If you are running a business, chances are that at some point you will need to fund upgrades to your equipment, additions to the payroll, new inventory, or some other such expense. While going to the bank for a loan may be the most straightforward approach to getting the funds that you need, it isn’t always the best route, nor the fastest.
An angel investor can take many forms. There are those who are at arm’s length, which is to say that you aren’t going to have to throw a big innovation seminar to present your ideas, nor are you going to have to network at a big isponsor event. You won’t have to do these things, because your angel investor is in your own backyard, figuratively speaking. It could be a family member – a parent, sibling, wealthy aunt, or a distant cousin who shares your interests. It may be a friend, former co-worker, or neighbor. The reason why we mention this is because many business owners are not ashamed to tout their business sense and their innovative ideas at a high tech seminar, while among other business owners and hopeful start-ups. Yet, those same professionals will shy away from talk about work at all in front of the people most likely to invest in them. You don’t have to come out and ask for money, but it certainly doesn’t hurt to talk about the new and exciting things happening with the business. It doesn’t hurt to mention the growth potential and the earnings that your investors stand to earn on their money. Plant the seed, at least.
If that doesn’t work, then you can reach out to the domains and networks of angel investors. These are the individuals who openly seek new businesses that show great potential. They are looking to make a bit of profit on their investments, but really, they just want to invest in something- or someone who just needs a bit of support to become something great. Keep in mind, angel investors are typically looking for three things:
- A strong understanding of how to run a business
- An innovative idea
- Some way in which they can add value
Remember, the latter is often as important as the first two. Angel investors are often people who have enjoyed their own successes in business, and they likely do have a lot of valuable information and connections to offer, so be open to dealing with them on more than one level.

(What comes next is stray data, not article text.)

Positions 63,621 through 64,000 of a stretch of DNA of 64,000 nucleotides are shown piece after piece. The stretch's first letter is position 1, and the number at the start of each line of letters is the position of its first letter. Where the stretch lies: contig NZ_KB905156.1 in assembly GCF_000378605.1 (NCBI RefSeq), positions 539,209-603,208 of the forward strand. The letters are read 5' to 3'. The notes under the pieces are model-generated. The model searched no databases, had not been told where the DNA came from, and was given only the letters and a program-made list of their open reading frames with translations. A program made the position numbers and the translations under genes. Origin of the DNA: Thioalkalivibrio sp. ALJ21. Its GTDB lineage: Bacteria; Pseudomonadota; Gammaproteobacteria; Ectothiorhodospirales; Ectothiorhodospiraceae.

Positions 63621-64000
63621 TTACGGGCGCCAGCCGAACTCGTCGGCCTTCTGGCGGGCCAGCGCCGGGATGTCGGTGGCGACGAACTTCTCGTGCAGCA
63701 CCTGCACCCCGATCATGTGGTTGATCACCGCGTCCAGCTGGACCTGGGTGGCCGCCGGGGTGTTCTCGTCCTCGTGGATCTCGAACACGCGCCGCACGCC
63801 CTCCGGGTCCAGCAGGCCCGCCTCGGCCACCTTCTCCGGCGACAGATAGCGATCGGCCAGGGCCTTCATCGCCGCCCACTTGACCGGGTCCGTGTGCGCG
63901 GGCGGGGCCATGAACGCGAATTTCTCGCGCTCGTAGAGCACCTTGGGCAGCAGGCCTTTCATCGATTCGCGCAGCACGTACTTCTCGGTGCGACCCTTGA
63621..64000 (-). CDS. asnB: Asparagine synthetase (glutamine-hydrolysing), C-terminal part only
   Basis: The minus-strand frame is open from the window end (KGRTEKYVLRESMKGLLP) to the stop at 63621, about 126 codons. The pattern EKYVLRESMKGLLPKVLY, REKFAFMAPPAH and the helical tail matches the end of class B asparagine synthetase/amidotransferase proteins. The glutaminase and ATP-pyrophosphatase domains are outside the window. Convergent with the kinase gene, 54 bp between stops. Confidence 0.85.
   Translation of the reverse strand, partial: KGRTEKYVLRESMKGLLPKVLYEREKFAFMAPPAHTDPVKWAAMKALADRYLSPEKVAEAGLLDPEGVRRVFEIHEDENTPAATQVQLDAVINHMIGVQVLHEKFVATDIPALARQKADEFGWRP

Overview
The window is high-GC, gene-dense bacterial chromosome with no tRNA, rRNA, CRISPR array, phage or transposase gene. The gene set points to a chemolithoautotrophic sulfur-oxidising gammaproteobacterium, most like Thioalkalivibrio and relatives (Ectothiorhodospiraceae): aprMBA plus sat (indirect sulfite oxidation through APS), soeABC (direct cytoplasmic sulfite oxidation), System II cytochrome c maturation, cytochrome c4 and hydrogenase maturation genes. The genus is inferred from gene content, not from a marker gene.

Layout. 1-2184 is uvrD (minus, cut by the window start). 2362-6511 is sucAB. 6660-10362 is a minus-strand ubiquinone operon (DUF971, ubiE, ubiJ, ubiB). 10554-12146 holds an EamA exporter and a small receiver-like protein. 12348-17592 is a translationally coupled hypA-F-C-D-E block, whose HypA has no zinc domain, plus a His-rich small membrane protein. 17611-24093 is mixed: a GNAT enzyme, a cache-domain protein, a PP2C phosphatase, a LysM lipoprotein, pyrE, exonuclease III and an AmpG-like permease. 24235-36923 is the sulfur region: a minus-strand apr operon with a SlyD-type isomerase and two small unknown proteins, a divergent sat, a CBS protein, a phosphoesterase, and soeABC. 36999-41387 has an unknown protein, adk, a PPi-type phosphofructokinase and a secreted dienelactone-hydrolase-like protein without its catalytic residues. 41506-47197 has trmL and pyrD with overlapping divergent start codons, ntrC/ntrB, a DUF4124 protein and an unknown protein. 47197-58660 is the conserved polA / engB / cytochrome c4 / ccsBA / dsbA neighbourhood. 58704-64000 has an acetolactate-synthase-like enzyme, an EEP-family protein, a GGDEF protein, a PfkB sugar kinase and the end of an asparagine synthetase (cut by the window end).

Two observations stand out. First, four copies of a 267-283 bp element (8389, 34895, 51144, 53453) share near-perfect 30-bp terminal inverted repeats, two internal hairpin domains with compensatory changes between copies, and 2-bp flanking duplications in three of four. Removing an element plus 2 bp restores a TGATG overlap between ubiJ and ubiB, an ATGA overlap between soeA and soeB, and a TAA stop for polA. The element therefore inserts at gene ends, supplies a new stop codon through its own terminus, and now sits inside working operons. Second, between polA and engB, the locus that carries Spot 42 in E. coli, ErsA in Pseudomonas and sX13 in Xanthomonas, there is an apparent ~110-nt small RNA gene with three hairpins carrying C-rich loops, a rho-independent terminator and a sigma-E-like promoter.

Top Tips for Fundraising for Your Start-Up
Building a business is difficult, and it generally requires a great deal more capital than you having on hand. That means that you will have to seek it from banking institutions, angel investors, or venture capitalists. In either case, you are going to have to put together a good presentation to convince the entity to invest in your idea.
- Assemble a Great Team Not only will this give you the chance to practice pitching your idea (after all, you’re likely going to have to sell the idea to those you hope to recruit to your top spots), the more experience and know-how your team has, the more apt the investors will be to take a chance on you. Don’t know where to start? Consider attending iFestival, and do a bit of meeting and greeting. That sort of networking can lead you to the talent that you seek for your start-up.
- Have a Thorough Plan You can be certain that any gaps in your business plan will be quickly discovered by potential investors. After all, these people didn’t make their money being foolish. They will very likely have a great deal of business sense and many years of working experience backing them when they read through your plan.
- Remain Steadfast You will likely have to attend many events – invention seminars, innovathons, etc. – and do many internet searches before you find the private investors most likely to put money into your venture. It is not easy to fundraise. Know that at the start and be prepared to work through the many obstacles that may present themselves along the way.
- Realize the Perks There may be times when accepting less-than-stellar financial terms will make sense. Of course, you don’t want to strap your start-up with payment terms that are nearly impossible to meet, but you also have to recognize the perks that come with working with certain investors. When that person or entity has- and is willing to impart valuable information and connections, then it may be worthwhile to be a bit more lenient in the negotiations, because ultimately your bottom line may be more positively impacted by the knowledge than by the better terms.